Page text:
# Observability matrix: What is its rank?

I'm writing a controller for an inverted pendulum in which the state vector isn't completely measurable. The state vector is $$\mathbf{x}\in\mathbb{R}^4$$ and the output vector is $$\mathbf{y}\in\mathbb{R}^2$$.

The worked examples of evaluating observability that I've found all use $$\mathbf{y}\in\mathbb{R}^1$$, so I'm reaching out here to ask whether I'm correctly calculating rank of the observability matrix $$O$$.

The output matrix $$C$$ is $$C = \begin{bmatrix} 1&0&0&0 \\ 0&0&1&0 \end{bmatrix}$$

The observability matrix $$O$$ is $$O = \begin{bmatrix} C \\ CA \\ CA^2 \\ CA^3 \end{bmatrix}$$

A rounded version of the system matrix $$A$$ is $$A = \begin{bmatrix} 0&10&0&0\\ 1&0&0&0\\ 0&-20&0&0\\ 0&0&1&0\end{bmatrix}$$

The resulting observability matrix $$O$$ is then

$$O = \begin{bmatrix} \begin{bmatrix}1&0&0&0\\0&0&1&0\end{bmatrix}\\ \begin{bmatrix}0&10&0&0\\0&-20&0&0\end{bmatrix}\\ \begin{bmatrix}10&0&0&0\\-20&0&0&0\end{bmatrix}\\ \begin{bmatrix}0&100&0&0\\0&-200&0&0\end{bmatrix}\\ \end{bmatrix}$$

# Clarifications

## 1. On taking the rank of nested matrices

Wikipedia defines the rank of a matrix A is the dimension of the vector space generated (or spanned) by its columns. Could I not say that $$O$$ is full rank 1 of 1 because it contains a single column of nonzero elements?

No, in this context we view this not as a 4x1 of 2x4 but as a melded 8x4 matrix. Rank is then established by checking linear independence of the four columns.

## 2. On how the output matrix $$C$$ is represented

The way I represented the output matrix $$C$$ here as $$q$$x$$n$$ where $$\mathbf{x}\in\mathbb{R}^n$$ and $$\mathbf{y}\in\mathbb{R}^q$$ is in accordance with the Wikipedia article on State-Space.

However, the two controls textbooks I'm looking at:

• Feedback Control of Dynamic Systems (6th Edition) (FPE)
• Control Systems Engineering (7th Edition) (Nise)

strictly consider cases in which the shape of $$\mathbf{x}$$ and $$\mathbf{y}$$ is identical. The shape of the $$C$$ matrix is always $$1$$x$$n$$. Zero terms in $$C$$ are used to represent un-measurable terms in the output vector $$\mathbf{y}$$. For example, let $$\mathbf{x} = \begin{bmatrix}\dot\theta\\\theta\\\dot\phi\\\phi\end{bmatrix}$$. If only the terms $$\dot\theta$$ and $$\dot\phi$$ appear in the output vector $$\mathbf{y}$$, then the C matrix is given as $$C = \begin{bmatrix}1&0&1&0\end{bmatrix}$$

This approach feels misleading to me, as a term in the output vector $$\mathbf{y}$$ that's always zero is conceptually different from a term that doesn't appear at all. Nonetheless, it's valid for the sake of calculating rank.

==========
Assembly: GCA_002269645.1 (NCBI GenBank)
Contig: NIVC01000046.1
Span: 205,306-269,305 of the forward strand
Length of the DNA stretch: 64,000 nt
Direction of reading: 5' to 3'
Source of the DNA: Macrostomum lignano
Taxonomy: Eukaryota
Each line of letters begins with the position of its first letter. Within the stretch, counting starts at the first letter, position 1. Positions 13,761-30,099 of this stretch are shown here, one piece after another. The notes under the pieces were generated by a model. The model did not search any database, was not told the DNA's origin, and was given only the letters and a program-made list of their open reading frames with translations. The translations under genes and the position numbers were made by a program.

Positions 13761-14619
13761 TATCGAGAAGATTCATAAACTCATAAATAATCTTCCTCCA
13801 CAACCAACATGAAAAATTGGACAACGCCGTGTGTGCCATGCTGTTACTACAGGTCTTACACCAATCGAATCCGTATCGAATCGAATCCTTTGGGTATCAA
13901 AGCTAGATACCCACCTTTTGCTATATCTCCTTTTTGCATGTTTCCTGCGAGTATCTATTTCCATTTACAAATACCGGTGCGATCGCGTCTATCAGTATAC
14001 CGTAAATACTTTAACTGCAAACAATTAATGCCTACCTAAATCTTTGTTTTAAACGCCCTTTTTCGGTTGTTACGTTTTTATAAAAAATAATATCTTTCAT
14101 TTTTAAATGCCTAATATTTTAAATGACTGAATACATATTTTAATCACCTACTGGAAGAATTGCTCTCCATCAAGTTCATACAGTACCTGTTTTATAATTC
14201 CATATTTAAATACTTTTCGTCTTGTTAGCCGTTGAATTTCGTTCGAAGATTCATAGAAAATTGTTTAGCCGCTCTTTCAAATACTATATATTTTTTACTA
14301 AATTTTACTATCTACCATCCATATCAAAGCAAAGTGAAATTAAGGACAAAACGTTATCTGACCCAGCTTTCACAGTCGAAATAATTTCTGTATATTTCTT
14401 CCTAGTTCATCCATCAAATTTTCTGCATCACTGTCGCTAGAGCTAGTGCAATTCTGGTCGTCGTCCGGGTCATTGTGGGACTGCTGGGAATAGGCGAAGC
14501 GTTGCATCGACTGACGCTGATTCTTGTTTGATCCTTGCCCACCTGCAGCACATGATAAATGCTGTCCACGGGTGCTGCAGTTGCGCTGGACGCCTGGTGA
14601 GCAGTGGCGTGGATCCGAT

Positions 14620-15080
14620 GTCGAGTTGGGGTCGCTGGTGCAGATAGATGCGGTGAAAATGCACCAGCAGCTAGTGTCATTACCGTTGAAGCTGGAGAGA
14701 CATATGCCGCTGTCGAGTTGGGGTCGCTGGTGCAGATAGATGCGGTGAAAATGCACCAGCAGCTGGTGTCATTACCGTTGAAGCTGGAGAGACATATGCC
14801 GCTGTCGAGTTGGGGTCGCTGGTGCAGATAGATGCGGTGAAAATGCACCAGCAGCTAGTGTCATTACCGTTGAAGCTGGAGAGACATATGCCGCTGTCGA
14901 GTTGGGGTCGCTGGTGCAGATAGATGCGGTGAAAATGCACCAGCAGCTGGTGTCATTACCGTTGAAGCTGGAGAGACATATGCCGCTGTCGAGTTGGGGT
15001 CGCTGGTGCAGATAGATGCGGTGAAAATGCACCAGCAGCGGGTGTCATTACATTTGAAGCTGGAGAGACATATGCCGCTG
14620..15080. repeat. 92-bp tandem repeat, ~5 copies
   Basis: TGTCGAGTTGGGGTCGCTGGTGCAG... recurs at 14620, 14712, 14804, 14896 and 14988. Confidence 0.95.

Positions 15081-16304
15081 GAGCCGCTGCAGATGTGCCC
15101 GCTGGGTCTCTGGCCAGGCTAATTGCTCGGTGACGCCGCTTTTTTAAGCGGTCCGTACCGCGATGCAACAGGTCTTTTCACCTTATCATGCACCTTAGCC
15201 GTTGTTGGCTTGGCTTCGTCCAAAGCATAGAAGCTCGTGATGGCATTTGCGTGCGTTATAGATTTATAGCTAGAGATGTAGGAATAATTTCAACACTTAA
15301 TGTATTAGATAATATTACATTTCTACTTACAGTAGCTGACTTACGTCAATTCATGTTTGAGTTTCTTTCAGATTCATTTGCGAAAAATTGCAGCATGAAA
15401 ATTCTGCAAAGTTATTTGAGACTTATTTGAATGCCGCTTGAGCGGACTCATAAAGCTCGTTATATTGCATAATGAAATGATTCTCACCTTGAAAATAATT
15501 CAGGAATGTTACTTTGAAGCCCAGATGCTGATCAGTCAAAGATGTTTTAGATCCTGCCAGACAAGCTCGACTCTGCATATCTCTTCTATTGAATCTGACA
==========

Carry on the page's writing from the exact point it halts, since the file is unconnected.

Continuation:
$$O = \begin{bmatrix} 1&0&1&0\\ 0&-10&0&0\\ -10&0&0&0\\ 0&-100&0&0 \end{bmatrix}$$

# Conclusion

Both approaches show one three columns with linear independence and one without. Therefore the rank is 3.

• that last column of zeros would bound the rank at $3.$ Basically you can't observe the 4th state. So yes your system is not observable. That seems odd to me though.. if you are measuring the configuration variables (cart position and pendulum angle) i'd expect it to be observable (but its been a while since I've worked with this model.) Mar 12 '21 at 4:00
• Thanks Rollen! I'll mark this as the accepted answer if you put it in answer form. I'm considering a specific case where the effective pendulum angle -- the angle of the rotating system center of mass with respect to vertical -- is not well known. Imagine the pendulum contains a wide basket at the top into which weights may be loaded. Mar 12 '21 at 5:04
• @RemarkableBucket Also keep in mind a new paper that has applicability here: Nevanlinna Analytical Continuation.
– jonk
Mar 12 '21 at 5:18
• @jonk, I don't see the applicability. The linked paper doesn't mention matrix rank or observability. Could you please explain how this paper is applicable? Mar 12 '21 at 5:23
• That makes more sense. Such a system may be unobservable. Mar 12 '21 at 5:33

## 1 Answer

You've evaluated it correctly although it is easier to see the rank through the columns in this case. The last column of zeros places an upper bound on the rank at 3; from that alone you can conclude the system is not observable. Specifically, the first three columns are linearly independent so then you can conclude the rank is 3 and therefore you can only observe the evolution of the system in a 3 dimensional subspace of the entire state-space. Note that last column of zeros indicate that you cannot observe the evolution of the 4th state.

• Thanks Rollen! I've edited the question, simplifying the example. Do you know where I can find a definition of rank for a matrix of matrices? Mar 12 '21 at 6:12
• @RemarkableBucket We don't view that matrix as a literal matrix of matrices. We literally treat it as a 8x4 matrix where the elements are filled out in the order prescribed as if we stacked them. But its just an 8x4 matrix. Then the definition of the rank of that matrix is standard. Mar 12 '21 at 6:23